EA: VERY best. I have almost died dancing in the shower to this because it’s impossible not to immediately break out when it comes on. I love how hard she pushed for that flamenco bridge in this because IT WORKS. Combined with the pure disco beat it transports us to Studio 54 and the Warhol and Visconti-inspired video just solidifies that. Should have been a #1!!
EA: Horny on the main! We’ve talked about how we love when she speak-sings but this song takes it to a new level. All the verses are sexual directives in demand of oral pleasure and who is anyone to deny her? This is the first foray into Madonna talking about her vagina (but not the last, not even the last on this album!) and it manages to be insanely erotic with only innuendo.
AN: I mean, has any pop star ever released an album as unashamed to explore sexuality? These songs still sound so bold and so fresh. What I love about these songs, and about the Sex book that accompanied the album (my mom bought it for me, probably not knowing what was inside, and it made me very popular in high school) is that they presented a frank view of sexuality from the point of view of a woman. There are enough think pieces out there about Madonna and the female gaze for me not to add to them, but I’ll just say that at the time, it felt revolutionary. And for queer people who had never felt able to speak this openly about sex, it was liberating. Of all the songs on the album, this is one of the most sexually frank and the one that has the most fun with double entendres. The lyrics are just brilliant. I mean, the title alone!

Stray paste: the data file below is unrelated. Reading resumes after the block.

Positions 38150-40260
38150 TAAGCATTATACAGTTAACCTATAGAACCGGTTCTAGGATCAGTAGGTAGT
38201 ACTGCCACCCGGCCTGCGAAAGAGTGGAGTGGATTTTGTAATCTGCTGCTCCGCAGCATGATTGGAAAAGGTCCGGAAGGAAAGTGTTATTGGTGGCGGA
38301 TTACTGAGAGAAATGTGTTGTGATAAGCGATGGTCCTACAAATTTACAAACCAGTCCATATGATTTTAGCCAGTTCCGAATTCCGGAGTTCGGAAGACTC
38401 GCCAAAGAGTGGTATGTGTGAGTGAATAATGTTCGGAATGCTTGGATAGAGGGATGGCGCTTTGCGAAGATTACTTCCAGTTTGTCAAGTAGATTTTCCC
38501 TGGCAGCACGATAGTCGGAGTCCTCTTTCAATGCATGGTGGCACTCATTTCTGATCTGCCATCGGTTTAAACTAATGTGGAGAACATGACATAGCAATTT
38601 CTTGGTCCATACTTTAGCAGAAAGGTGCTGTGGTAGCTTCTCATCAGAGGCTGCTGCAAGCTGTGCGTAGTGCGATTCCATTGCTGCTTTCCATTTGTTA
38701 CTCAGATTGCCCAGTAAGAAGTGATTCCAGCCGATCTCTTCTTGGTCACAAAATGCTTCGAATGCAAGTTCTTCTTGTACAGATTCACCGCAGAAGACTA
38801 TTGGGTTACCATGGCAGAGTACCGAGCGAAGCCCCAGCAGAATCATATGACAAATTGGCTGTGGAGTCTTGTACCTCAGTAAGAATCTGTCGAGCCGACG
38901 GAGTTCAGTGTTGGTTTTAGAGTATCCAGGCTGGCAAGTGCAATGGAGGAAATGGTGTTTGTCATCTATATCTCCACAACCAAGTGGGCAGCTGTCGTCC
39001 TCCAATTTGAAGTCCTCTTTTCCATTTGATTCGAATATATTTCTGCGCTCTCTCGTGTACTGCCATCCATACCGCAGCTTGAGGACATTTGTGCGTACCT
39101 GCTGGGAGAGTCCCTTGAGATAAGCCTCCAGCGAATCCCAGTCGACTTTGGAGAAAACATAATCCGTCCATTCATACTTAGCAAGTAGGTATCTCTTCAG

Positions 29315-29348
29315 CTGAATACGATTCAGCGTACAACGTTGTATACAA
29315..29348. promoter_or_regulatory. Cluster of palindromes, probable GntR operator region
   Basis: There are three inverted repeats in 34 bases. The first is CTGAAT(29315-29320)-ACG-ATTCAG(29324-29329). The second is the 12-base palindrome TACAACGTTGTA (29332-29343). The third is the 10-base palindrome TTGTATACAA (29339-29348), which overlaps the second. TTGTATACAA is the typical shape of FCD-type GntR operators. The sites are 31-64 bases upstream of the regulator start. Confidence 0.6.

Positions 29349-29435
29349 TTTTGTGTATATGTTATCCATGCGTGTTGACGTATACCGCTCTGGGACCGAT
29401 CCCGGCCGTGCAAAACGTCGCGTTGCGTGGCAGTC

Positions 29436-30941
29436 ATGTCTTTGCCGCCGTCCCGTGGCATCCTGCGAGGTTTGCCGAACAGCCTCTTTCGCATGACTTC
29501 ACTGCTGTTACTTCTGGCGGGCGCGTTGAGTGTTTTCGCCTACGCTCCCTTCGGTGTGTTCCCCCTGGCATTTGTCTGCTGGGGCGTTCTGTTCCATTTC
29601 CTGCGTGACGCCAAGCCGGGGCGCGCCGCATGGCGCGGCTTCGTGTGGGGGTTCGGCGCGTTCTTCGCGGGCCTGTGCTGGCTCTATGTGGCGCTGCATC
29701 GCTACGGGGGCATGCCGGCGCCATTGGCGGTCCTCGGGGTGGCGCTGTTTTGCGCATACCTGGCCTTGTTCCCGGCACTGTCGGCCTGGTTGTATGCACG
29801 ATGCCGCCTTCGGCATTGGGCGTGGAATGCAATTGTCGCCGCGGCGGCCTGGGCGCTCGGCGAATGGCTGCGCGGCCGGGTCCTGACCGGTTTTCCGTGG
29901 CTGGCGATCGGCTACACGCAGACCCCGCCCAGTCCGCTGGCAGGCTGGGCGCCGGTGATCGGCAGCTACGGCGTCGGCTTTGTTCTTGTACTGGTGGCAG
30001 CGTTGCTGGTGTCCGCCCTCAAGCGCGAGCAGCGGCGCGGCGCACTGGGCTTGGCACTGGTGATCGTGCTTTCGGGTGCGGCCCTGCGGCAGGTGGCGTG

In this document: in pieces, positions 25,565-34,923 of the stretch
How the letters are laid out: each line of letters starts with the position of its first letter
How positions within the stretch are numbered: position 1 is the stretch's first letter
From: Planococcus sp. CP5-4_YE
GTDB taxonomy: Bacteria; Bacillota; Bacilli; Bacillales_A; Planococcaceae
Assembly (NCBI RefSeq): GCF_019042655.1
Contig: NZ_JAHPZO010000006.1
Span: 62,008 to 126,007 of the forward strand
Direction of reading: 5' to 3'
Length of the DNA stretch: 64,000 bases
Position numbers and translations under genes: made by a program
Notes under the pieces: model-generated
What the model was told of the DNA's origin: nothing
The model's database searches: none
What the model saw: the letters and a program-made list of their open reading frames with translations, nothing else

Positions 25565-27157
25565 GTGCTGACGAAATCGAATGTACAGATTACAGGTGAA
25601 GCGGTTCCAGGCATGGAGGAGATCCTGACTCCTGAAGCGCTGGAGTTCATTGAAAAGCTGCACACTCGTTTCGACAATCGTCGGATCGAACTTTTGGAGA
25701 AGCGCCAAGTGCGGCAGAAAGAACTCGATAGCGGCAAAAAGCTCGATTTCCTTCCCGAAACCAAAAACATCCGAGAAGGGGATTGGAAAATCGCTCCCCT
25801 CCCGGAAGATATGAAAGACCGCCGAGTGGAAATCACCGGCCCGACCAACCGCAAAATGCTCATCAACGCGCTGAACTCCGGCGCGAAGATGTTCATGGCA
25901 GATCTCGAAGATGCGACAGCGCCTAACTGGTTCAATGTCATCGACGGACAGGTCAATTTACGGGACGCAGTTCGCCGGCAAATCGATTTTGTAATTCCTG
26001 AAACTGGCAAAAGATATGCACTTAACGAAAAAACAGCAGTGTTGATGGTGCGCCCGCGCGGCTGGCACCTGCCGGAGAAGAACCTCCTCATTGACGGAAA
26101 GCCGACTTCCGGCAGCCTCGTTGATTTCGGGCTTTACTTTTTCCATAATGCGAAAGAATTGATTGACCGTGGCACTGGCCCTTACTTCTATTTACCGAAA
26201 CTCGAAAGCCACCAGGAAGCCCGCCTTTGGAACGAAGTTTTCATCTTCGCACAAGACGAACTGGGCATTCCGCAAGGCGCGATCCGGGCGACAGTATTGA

EA: With this song and this album she held so much power. It was her first with Maverick, her own label. She was 100% in charge for the first time and everything about this song, about sex and sexuality, is unapologetic and something she’d have to fight about on her very next record. But this is one of her songs that gives voice to subjects deemed too taboo and is as strong a feminist anthem as “Express Yourself.”
AN: Maverick! What a moment. What a way to take your cultural capital and use it to push society forward in terms of gender and sexuality.
AN: Probably one of my favorite Madonna songs of all time. You know I love a Madonna ballad, and this one just aches with emotion. Who can’t identify with those lyrics? And the music video is one of her best. Once again, she works with David Fincher in creating a mini-movie that stuns. I may be wrong, but I think the only time she performed this live was on SNL, and I managed to get into the studio audience for that taping. It was wild to see her perform in such a small room, singing a ballad. It’s a gorgeous performance, and I wish more people would see it and revisit songs like this one.
EA: YOU SAW THIS?! My envy is immeasurable right now. I rewatched the performance yesterday in anticipation of this conversation and because it’s the ONLY time she ever performed it live. I have to wonder if it’s because it was one of the few songs she didn’t want to tinker with on a tour. She’s reinvented virtually all of her classics over the years but what would you do with this? “Bad Girl” is all-time top 5 Madonna for me. My love for it knows no bounds. I know that the vocals were recorded using an older microphone so that it didn’t sound quite as “produced” but I find her voice so polished and rich. The melancholy and regret pour out and it’s one of the earliest times that she begins to pontificate on stardom and what it’s done for her and to her. It’s also her best video of all time. Legendary and iconic don’t even cover it. Aesthetically gorgeous, a wry and dark sense of humor turn by Christopher Walken and another great example of Madonna pulling from a cinephile background with inspiration from Wings of Desire and Looking for Mr. Goodbar. Flawless.